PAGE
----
GED Reasoning Through Language Arts

In alignment with career and college readiness standards, the GED® RLA assessment focuses on three essential groupings of skills:

  1. The ability to read closely
  2. The ability to write clearly
  3. The ability to edit and understand the use of standard written English in context

Because the strongest predictor of career and college readiness is the ability to read and comprehend complex texts, especially nonfiction, the RLA Test includes texts from both academic and workplace contexts.

Given these priorities, the GED® RLA Test adheres to the following parameters:

  1. 75% of the texts in the exam are informational texts (including nonfiction drawn from the science and the social studies as well as a range of texts from workplace contexts); 25% are literature.
  2. The texts included in the test cover a range of text complexity, including texts at the career and college readiness level.
  3. For texts in which comprehension hinges on vocabulary, the focus is on understanding words that appear frequently in texts from a wide variety of disciplines and, by their definition, are not unique to a particular discipline.
  4. U.S. founding documents and the “the Great American Conversation” that followed are required texts for study and assessment.

The reading comprehension component of the GED® RLA Test is intended to measure two overarching reading standards that appear in the Career and College Ready Standards as Anchor Reading Standards 1 and 10, respectively:

  1. Determine the details of what is explicitly stated and make logical inferences or valid claims that square with textual evidence
  2. Read and respond to questions from a range of texts that are from the upper levels of complexity, including texts at the career and college-ready level of text complexity.

These two high-level standards broadly govern all aspects of passage selection and item development in the reading comprehension component of the GED® RLA Test. As candidates are asked to determine the main idea, the point of view, the meaning of words and phrases, and other inferences and claims, they are asked to do so based on texts that span a range of complexity, including texts at the career and college-readiness level.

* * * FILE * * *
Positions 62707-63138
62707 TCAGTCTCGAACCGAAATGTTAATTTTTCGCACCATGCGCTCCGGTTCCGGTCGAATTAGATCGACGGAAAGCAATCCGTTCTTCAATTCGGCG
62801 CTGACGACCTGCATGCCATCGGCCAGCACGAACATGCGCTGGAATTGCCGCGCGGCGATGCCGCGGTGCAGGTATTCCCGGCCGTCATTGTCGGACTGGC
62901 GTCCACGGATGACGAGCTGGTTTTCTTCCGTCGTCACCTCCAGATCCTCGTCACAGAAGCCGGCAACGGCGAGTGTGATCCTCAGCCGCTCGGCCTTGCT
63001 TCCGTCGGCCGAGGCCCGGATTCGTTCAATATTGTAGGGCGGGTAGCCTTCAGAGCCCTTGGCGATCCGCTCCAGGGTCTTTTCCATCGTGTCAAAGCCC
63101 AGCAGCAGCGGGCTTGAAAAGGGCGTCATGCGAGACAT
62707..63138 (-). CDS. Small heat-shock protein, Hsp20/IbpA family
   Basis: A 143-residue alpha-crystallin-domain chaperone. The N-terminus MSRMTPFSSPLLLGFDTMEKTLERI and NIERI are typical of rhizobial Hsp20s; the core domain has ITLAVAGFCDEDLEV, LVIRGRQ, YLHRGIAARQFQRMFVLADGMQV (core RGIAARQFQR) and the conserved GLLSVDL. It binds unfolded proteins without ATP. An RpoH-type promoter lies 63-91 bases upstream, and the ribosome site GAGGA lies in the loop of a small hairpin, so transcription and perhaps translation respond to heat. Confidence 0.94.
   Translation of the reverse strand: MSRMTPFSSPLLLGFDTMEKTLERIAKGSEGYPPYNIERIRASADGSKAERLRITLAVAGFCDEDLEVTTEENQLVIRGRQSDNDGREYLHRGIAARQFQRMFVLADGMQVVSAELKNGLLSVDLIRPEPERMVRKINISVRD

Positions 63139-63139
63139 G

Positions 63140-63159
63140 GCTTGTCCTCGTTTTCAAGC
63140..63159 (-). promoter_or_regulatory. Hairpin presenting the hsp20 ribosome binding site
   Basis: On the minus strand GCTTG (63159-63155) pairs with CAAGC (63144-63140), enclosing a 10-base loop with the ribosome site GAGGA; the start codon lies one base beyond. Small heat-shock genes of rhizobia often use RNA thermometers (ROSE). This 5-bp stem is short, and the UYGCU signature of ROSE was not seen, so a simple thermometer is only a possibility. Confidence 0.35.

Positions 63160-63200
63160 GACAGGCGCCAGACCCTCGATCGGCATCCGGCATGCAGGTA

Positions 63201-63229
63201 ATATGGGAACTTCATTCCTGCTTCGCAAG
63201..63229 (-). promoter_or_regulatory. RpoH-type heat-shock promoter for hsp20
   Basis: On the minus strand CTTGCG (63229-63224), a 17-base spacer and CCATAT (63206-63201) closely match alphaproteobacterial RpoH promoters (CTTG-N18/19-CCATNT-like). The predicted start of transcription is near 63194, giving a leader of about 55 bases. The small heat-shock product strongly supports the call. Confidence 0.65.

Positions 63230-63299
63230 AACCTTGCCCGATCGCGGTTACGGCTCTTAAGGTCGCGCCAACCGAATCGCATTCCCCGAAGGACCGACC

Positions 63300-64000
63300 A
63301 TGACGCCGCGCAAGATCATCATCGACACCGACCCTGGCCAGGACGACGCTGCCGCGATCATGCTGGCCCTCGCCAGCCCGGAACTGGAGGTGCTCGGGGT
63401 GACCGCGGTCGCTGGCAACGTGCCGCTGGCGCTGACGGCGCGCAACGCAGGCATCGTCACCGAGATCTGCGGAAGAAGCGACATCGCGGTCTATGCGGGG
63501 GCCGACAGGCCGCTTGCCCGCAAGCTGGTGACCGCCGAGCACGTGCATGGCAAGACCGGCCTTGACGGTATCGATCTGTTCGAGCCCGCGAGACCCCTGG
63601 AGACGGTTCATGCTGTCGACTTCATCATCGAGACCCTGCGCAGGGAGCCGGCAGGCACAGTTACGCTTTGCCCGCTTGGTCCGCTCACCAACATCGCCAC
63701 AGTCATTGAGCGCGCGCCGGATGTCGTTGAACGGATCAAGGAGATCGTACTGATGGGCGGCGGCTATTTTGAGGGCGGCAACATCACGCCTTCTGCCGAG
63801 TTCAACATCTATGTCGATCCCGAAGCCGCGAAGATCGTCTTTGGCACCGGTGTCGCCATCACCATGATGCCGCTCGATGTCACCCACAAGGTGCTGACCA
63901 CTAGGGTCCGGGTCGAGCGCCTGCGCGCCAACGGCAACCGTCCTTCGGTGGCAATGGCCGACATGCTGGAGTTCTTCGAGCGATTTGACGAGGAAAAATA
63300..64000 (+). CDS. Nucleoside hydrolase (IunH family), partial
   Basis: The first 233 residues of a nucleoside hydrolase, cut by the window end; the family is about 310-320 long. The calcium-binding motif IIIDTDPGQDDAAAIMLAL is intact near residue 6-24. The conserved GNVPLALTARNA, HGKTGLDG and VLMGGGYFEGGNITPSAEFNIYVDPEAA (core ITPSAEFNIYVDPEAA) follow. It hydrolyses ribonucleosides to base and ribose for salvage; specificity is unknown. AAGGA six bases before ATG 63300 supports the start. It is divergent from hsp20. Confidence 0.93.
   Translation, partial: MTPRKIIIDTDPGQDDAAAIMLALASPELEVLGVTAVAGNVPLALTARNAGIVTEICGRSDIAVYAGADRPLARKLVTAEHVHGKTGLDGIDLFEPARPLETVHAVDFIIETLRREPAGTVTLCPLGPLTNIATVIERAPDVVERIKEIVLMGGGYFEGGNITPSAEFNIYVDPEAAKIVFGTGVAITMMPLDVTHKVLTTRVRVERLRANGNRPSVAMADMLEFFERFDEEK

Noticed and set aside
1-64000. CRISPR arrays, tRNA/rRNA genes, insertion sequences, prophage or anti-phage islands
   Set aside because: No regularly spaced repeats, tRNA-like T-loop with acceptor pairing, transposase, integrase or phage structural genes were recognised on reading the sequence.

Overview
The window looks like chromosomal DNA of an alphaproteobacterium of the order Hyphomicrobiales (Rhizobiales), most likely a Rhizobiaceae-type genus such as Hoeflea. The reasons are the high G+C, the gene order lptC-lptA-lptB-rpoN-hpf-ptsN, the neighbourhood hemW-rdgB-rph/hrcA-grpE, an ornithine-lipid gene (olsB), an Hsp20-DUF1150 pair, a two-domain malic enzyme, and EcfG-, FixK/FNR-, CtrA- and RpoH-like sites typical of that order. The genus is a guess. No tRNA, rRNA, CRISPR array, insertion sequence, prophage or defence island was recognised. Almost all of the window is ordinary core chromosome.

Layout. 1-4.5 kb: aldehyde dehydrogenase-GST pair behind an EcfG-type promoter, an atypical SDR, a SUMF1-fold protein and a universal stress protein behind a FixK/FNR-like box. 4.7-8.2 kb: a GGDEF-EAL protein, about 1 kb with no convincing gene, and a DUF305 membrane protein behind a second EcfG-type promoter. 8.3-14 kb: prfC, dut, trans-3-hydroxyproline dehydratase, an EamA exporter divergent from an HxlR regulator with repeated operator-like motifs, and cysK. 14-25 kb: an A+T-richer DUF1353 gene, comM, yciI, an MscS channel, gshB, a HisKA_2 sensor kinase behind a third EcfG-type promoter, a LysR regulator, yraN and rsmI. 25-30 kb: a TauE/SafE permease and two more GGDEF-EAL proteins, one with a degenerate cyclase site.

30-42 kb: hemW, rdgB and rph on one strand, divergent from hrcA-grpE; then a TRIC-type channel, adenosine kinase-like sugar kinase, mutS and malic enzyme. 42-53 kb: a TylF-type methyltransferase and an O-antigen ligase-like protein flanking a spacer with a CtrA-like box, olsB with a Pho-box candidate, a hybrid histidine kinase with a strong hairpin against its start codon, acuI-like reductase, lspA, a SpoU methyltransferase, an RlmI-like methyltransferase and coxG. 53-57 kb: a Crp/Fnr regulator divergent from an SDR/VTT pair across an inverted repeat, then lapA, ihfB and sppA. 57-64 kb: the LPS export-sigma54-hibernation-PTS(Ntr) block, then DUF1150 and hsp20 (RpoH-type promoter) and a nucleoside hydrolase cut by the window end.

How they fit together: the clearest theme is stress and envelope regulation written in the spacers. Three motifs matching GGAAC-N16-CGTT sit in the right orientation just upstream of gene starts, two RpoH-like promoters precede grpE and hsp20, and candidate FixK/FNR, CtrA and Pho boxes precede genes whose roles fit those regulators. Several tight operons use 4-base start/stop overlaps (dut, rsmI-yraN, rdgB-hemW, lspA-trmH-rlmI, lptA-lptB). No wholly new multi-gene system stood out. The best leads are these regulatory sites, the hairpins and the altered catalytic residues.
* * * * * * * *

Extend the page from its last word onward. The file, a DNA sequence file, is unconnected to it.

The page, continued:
The writing component integrates reading and writing into meaningful tasks that require candidates to support their written analysis with evidence drawn from a given source text(s) of appropriate complexity provided in the test.

  1. Draw relevant and sufficient evidence from a literary or information text to support analysis and reflection.
  2. Use technology to produce writing, demonstrating sufficient command of keyboarding skills.
  3. Candidate responses are scored by a multi-trait rubric that focuses on three elements:

Trait 1: Analysis of Arguments and Use of Evidence
Trait 2: Development of Ideas and Structure
Trait 3: Clarity and Command of Standard English

The language component of the GED® RLA Test measures a candidate’s ability to demonstrate command of a foundational set of conventions of standard English that have been identified as most important for career and college readiness by higher education instructors of post-secondary entry-level, credit-bearing composition courses. This core set of skills includes essential components of grammar, usage, capitalization and punctuation.

The GED® RLA Test includes editing items in an authentic context in which highlighted words or phrases appear in dropdown menus offering alternatives, which include a clear best choice alongside common errors or misconceptions.

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